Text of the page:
Islamic History: A Very Short Introduction
Does history matter? This book argues not that history matters, but that Islamic history does. This Very Short Introduction introduces the story of Islamic history; the controversies surrounding its study; and the significance that it holds - for Muslims and for non-Muslims alike. Opening with a lucid overview of the rise and spread of Islam, from the seventh to twenty first century, the book charts the evolution of what was originally a small, localised community of believers into an international religion with over a billion adherents. Chapters are also dedicated to the peoples - Arabs, Persians, and Turks - who shaped Islamic history, and to three representative institutions - the mosque, jihad, and the caliphate - that highlight Islam's diversity over time. Finally, the roles that Islamic history has played in both religious and political contexts are analysed, while stressing the unique status that history enjoys amongst Muslims, especially compared to its lowly place in Western societies where history is often seen as little more than something that is not to be repeated. Some of the questions that will be answered are: · How did Islam arise from the obscurity of seventh century Arabia to the headlines of twenty first century media? · How do we know what we claim to know about Islam's rise and development? · Why does any of this matter, either to Muslims or to non-Muslims? ABOUT THE SERIES: The Very Short Introductions series from Oxford University Press contains hundreds of titles in almost every subject area. These pocket-sized books are the perfect way to get ahead in a new subject quickly. Our expert authors combine facts, analysis, perspective, new ideas, and enthusiasm to make interesting and challenging topics highly readable.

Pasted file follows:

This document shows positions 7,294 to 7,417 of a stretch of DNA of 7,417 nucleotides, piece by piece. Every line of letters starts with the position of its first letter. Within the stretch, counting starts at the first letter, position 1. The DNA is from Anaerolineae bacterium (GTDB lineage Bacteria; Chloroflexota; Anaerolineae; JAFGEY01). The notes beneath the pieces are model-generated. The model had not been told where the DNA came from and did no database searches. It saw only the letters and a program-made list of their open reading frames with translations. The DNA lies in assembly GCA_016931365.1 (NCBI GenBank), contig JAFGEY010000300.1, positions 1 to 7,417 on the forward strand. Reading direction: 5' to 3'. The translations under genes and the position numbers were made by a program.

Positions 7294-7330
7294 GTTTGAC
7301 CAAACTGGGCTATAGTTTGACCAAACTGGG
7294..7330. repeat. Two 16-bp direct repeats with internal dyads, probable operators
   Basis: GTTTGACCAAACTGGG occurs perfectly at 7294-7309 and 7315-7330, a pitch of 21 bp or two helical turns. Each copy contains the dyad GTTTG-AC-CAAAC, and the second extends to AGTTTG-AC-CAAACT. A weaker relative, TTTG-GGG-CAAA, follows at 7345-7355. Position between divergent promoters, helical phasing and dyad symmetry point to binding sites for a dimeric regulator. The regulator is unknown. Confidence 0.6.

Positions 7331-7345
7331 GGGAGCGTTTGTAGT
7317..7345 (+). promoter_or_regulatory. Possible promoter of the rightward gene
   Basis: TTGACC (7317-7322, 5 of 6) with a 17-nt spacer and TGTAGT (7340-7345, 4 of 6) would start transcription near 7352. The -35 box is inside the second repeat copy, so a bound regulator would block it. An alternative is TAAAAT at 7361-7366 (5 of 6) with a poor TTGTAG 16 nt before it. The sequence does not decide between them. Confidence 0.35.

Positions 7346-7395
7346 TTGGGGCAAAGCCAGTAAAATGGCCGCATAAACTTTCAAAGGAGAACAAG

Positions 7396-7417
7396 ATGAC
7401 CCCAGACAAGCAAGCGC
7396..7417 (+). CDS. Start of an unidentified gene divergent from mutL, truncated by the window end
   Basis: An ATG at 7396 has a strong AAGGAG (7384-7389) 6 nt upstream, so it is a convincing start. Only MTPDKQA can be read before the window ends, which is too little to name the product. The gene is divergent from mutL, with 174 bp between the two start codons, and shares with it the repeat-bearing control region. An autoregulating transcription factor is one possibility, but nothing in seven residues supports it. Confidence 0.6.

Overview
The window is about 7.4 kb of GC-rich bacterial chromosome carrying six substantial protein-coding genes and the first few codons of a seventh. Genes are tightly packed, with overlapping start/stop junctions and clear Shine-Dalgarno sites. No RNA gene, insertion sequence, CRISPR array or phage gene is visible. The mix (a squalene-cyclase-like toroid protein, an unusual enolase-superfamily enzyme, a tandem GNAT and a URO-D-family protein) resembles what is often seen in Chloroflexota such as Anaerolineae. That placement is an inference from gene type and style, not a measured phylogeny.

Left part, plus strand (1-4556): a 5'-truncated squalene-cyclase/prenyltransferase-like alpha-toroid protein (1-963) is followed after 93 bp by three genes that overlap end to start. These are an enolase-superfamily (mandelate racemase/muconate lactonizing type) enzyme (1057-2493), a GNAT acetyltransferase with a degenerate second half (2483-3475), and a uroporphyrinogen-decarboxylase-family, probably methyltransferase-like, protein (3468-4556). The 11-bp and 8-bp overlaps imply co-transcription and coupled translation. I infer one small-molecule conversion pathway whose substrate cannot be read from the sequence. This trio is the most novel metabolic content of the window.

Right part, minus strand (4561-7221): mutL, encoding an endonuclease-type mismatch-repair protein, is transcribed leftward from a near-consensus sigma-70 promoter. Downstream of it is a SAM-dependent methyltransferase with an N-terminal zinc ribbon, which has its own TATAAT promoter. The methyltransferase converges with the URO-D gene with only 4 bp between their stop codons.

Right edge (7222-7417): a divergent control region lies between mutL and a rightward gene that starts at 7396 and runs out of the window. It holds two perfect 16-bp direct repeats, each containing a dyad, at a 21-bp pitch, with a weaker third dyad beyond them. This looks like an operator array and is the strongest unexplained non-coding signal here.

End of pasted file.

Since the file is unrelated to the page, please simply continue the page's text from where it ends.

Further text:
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List of illustrations
Chapter 1The story
Chapter 2Peoples and cultures
Chapter 4The sources
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9th century Abbasid caliph al-Tabari Ali’s amongst Anatolia answer Arabia Arabs argued Baghdad British Buyids Byzantine caliphal office Cambridge Central Asia Chapter Christians conquered conquests context created Crusaders culture defeated dynasty early Islamic history East Eastern Egypt empire European Fatimid Geniza God’s hadiths Hagarism historians history’s Hodgson Hussein Ibn Khaldun ideas imam India influence Iran Iran–Iraq war Iran’s Iranian Iraq Islamic civilization Islamic history Islamic lands Islamic world Islamists isnad Jews jihad Kharijites language literary literature Mamluk Marshall Hodgson Mecca Medina modern Muslim Modernists Mongol monotheism mosque Mughal Muhammad Muslim lands Muslim societies Muslim world non-Arab non-Muslims North Africa one’s Orientalists Ottoman period Persian political pre-Islamic Prophet Quran region religion religious authority rise of Islam rule rulers Safavids salaf Saljuqs Sasanid scholars Shiism Shiite significance Sira slave-soldiers sources spread Sufi sultans sunna Sunni Syria traditional Turkish Turks ulama Umayyad umma umma’s Wahhabi Wansborough West Western